Summary of the HIV/AIDS Partnership Framework With the Government of the Federal Democratic Republic of Ethiopia (October 2010)


The Tom Lantos and Henry J. Hyde United States Global Leadership against HIV/AIDS, Tuberculosis and Malaria Reauthorization Act (P.L. 110-293) provides support for the U.S. Government (USG) to enter into Partnership Frameworks (PFs) with partner governments as a means of promoting national ownership of sustainable HIV programs under the President’s Emergency Plan For AIDS Relief (PEPFAR). Partnership Frameworks seek to more closely align USG-funded HIV/AIDS efforts with national programs and the efforts of other international partners and civil society at the country level. Partnership Frameworks provide a five-year joint strategic framework focused on service delivery, HIV/AIDS policy reform, and shared financial and/or in-kind contributions. After each PF is signed, a more detailed five-year PF Implementation Plan follows, with annual benchmarks for progress against the Framework and a matrix detailing partner inputs to the PF objectives.

On October 27, 2010, the United States signed the “Partnership Framework between the Government of the Federal Democratic Republic of Ethiopia and the Government of the United States for HIV/AIDS Prevention and Control.” Although Ethiopia’s 2009 prevalence estimate of 2.3 percent is lower than many other Sub-Saharan countries, there are still over 1.1 million people living with HIV in Ethiopia. Ethiopia has a low level generalized epidemic with wide urban and rural differences in prevalence (7.7 percent and 0.9 percent respectively), with most –at-risk populations driving the epidemic. The Framework illustrates the leadership of the Government of Ethiopia in addressing its HIV epidemic, as well as its commitment to the broader health needs of its people - Ethiopia has doubled its budget for health over the last five years. Priorities in the Partnership Framework include promoting sustainability through a multi-sectoral approach, as well as targeting programming to effectively meet the health needs of the most vulnerable populations.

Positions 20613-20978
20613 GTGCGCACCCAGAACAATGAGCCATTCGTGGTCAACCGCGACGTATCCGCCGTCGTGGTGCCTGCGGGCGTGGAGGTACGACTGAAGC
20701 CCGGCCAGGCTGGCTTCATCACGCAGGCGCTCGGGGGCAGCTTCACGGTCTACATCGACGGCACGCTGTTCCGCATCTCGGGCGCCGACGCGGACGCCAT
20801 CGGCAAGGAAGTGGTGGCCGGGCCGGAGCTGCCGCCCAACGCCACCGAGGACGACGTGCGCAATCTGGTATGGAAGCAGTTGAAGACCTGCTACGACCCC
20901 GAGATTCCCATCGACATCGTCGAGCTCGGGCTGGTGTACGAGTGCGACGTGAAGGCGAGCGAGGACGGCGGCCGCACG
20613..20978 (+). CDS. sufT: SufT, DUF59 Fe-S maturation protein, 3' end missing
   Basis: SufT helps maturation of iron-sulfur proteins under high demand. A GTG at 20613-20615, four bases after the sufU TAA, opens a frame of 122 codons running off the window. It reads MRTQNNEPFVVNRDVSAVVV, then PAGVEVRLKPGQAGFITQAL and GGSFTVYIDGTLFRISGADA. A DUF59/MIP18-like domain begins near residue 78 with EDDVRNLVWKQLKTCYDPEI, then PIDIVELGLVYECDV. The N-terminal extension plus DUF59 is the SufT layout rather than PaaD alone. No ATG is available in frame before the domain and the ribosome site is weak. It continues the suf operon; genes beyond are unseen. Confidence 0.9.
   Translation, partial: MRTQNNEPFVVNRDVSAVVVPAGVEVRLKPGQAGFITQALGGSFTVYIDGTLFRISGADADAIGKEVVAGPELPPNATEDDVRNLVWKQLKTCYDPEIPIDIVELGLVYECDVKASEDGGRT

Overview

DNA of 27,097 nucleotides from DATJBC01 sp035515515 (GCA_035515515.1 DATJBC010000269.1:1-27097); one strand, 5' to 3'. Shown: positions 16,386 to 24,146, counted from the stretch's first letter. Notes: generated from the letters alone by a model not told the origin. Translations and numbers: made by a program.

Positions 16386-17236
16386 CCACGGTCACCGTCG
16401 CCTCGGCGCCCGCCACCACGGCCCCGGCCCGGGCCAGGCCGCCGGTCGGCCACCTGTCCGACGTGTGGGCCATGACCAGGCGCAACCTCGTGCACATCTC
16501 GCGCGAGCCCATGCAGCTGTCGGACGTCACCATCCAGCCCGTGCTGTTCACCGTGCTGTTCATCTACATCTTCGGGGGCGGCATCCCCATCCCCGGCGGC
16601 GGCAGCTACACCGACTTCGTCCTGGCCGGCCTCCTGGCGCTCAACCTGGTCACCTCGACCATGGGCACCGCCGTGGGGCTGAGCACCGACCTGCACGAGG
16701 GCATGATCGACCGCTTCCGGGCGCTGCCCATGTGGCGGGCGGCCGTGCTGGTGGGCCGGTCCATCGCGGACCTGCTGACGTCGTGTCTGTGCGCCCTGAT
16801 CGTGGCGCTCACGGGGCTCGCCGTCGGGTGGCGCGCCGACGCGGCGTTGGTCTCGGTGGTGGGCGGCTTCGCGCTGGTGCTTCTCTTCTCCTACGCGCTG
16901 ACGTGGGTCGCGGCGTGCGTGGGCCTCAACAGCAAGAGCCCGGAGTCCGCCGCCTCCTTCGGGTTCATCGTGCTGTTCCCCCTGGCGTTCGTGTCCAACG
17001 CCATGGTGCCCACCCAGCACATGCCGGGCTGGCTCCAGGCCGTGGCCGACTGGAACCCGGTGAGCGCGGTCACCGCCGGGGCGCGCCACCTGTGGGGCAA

Ethiopia’s Partnership Framework

The Partnership Framework provides a five-year joint strategic plan for cooperation between the Government of the Federal Democratic Republic of Ethiopia, the U.S. Government, and other stakeholders to support a collaborative response to HIV, while also supporting health services for people living with HIV/AIDS in Ethiopia. The Partnership Framework, which was developed over twelve months of continuous consultation involving representatives from the two governments, outlines and describes the mutual goals of the United States and Ethiopia to promote the national response to HIV/AIDS. The activities prioritized for support from the United States are intended to achieve the maximum feasible impact, while also building local capacity to support the increasing shift to host country ownership.

The Partnership Framework is presented in seven sections: Purpose and Principles, Background/Context, Five Year Strategic Overview, Ownership, Partners’ Roles and Responsibilities, Plans for the Development of the Partnership Framework Implementation Plan, and Management and Communication. The Partnership Framework includes four broad goals, under each of which are associated objectives to further describe the priority areas within each goal.

  1. The first goal aims to reduce the National HIV incidence by 50 percent by 2014 by focusing on evidence-based prevention, increase comprehensive HIV knowledge and behavior change among the adult population, provide additional focus on intervention packages that are designed to reach most-at-risk populations (MARPs), increase the availability of counseling and testing, and expand the availability of comprehensive youth focused ABC programs. An additional priority is to significantly increase the availability and utilization of PMTCT services.
  2. The second goal is to reduce morbidity and mortality and improve the quality of life for people living with HIV by expanding access to quality care, treatment and support by 2014. Emphasis is also given to enrolling more children into care and treatment and ensuring that services to OVC are available.
  3. The third goal focuses on creating a better-functioning health system in partnership.
  4. The fourth goal is to promote and support the Government of Ethiopia in coordinating a multisectoral response to prevent the spread of HIV and mitigate its impacts by 2014.

In the spirit of continued collaboration and planning, and to ensure effective coordination and joint oversight of the Partnership Framework and Implementation Plan, the Ministry of Health, the PEPFAR country team and other partners will continue to work together to develop the Partnership Framework Implementation Plan.

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